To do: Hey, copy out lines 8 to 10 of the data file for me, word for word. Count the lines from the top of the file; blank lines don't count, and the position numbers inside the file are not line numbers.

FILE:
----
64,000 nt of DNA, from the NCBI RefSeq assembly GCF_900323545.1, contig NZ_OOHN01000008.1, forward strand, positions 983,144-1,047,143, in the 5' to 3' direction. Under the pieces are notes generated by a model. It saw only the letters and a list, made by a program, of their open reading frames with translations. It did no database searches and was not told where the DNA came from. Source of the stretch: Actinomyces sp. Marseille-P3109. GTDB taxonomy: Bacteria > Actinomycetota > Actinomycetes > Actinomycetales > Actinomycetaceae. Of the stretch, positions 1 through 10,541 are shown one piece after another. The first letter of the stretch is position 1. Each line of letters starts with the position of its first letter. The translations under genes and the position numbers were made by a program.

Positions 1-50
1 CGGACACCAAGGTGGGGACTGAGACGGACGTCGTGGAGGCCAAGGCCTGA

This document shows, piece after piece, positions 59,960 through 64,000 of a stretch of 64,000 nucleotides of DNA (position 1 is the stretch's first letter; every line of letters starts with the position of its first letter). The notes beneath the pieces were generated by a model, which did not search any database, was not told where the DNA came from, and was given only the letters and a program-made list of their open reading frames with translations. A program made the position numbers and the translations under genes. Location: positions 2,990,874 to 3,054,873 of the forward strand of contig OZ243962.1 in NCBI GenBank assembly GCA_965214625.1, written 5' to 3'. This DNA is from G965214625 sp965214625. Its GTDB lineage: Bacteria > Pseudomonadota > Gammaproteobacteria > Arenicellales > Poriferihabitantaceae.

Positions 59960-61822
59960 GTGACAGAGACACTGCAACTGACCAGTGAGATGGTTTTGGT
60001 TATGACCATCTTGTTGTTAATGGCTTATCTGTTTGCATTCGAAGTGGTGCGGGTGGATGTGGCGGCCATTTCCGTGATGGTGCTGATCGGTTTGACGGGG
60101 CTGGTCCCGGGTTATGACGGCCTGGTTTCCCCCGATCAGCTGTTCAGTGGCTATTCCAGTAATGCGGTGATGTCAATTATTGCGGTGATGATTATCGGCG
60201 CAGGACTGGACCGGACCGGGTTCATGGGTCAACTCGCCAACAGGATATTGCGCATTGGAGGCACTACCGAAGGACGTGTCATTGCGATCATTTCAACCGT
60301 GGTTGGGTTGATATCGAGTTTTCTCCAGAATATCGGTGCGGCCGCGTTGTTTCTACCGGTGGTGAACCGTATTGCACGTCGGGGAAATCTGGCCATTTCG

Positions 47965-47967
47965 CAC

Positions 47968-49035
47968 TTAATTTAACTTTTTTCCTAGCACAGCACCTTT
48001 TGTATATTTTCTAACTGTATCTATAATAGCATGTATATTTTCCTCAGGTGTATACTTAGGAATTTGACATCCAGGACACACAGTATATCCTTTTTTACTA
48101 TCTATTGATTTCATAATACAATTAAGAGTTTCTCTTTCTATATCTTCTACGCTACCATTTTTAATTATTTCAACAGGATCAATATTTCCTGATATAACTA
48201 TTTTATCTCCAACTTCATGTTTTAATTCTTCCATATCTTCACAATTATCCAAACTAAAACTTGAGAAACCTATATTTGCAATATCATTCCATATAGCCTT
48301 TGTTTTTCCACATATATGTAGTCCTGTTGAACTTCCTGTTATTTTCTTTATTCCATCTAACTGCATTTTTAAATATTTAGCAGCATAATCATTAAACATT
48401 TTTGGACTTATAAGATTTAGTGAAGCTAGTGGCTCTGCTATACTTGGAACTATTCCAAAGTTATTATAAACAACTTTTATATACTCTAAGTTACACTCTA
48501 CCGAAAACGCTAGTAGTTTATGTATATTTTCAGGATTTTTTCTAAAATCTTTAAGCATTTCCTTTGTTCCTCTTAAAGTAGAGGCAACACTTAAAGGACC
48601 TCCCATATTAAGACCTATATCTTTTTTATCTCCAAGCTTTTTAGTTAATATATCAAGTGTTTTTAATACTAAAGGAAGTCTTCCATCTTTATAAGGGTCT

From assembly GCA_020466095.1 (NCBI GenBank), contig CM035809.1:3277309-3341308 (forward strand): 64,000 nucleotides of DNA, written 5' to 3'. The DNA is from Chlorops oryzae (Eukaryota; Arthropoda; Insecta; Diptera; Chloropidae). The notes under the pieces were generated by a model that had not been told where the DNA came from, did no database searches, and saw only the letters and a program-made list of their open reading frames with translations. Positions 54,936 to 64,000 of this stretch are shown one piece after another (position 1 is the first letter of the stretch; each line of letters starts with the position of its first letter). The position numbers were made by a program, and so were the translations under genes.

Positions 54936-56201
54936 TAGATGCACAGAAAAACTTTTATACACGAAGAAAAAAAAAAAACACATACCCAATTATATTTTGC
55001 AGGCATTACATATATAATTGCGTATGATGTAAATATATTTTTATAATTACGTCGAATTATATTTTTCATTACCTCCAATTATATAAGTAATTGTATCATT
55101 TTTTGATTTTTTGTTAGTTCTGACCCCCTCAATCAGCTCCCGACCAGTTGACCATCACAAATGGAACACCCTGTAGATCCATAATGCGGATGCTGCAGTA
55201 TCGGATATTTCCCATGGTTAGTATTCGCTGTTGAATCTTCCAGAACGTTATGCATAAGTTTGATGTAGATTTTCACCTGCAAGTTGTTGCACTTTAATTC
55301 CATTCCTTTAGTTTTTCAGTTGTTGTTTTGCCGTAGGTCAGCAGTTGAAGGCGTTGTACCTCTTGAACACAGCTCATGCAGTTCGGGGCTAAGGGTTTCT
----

60101 CTGGTCCCGGGTTATGACGGCCTGGTTTCCCCCGATCAGCTGTTCAGTGGCTATTCCAGTAATGCGGTGATGTCAATTATTGCGGTGATGATTATCGGCG
60201 CAGGACTGGACCGGACCGGGTTCATGGGTCAACTCGCCAACAGGATATTGCGCATTGGAGGCACTACCGAAGGACGTGTCATTGCGATCATTTCAACCGT
60301 GGTTGGGTTGATATCGAGTTTTCTCCAGAATATCGGTGCGGCCGCGTTGTTTCTACCGGTGGTGAACCGTATTGCACGTCGGGGAAATCTGGCCATTTCG